Carers will have had regular opportunities for time away from their usual caring responsibilities and routines, and to spend quality time out with their families, thus reducing stress, increasing resilience and contributing to them feeling better able to manage and sustain their caring roles.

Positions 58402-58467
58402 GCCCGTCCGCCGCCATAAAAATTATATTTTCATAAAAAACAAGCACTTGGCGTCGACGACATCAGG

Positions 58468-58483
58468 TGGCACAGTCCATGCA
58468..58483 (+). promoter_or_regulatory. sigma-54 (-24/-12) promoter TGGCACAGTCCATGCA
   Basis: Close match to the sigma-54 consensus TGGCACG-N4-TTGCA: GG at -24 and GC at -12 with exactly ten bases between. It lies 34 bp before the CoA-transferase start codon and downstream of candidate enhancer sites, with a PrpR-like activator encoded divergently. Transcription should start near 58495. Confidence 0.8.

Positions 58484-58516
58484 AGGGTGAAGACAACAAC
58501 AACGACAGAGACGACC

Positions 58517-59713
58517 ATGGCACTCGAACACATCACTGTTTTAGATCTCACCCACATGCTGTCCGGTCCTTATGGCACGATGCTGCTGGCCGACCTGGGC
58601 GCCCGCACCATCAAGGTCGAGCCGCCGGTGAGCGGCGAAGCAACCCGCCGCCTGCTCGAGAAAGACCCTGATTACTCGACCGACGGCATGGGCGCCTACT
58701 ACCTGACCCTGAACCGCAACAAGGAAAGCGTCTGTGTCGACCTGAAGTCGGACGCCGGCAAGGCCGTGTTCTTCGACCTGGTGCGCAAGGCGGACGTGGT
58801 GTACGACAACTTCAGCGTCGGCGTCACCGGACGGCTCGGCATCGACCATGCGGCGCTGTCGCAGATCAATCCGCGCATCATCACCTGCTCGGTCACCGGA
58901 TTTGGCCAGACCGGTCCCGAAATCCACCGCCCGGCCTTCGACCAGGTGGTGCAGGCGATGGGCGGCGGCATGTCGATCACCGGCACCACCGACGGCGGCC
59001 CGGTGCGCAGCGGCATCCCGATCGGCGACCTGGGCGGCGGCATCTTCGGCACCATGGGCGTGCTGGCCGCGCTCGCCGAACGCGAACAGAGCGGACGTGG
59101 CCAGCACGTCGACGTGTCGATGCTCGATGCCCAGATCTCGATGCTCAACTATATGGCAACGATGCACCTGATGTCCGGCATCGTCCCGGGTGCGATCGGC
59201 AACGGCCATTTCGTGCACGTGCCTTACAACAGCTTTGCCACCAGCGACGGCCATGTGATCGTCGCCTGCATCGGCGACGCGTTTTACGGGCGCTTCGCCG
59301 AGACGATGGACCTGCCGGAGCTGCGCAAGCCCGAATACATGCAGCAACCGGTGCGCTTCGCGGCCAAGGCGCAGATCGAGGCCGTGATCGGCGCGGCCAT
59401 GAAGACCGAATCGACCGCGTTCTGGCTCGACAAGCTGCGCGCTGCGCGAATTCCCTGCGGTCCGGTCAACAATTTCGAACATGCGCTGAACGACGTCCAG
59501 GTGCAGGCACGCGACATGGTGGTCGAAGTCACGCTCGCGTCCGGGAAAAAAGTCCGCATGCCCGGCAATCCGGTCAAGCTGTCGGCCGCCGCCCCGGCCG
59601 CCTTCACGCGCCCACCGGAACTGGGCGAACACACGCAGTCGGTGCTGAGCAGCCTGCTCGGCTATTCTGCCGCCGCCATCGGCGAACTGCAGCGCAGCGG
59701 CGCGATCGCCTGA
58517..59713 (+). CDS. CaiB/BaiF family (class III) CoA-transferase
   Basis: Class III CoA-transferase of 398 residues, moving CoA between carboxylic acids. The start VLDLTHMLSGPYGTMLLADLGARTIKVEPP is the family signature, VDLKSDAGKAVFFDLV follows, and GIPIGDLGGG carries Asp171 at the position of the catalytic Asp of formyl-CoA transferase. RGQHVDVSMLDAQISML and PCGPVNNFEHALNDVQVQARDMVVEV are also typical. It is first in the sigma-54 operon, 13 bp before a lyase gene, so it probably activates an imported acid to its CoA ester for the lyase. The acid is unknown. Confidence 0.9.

Given that many families had experienced increased isolation throughout Covid restrictions it was more important than ever for us to be able to provide them with support to access social opportunities. Increased levels of anxiety experienced by parents, sibling carers and cared for children throughout the pandemic meant that we had to re-engage families carefully to ensure that it remained a positive experience. Many families are repeat attenders - as in they will come to any (and all) events if able to be given spaces as they struggle to access mainstream activities within their own localities (either through lack of provision, failed attempts to engage previously or behaviours that carers feel would disadvantage their children's integration into new activities.) Our activities offer them familiar, 'safe' events with support that means they are better equipped to access venues on their own in the future.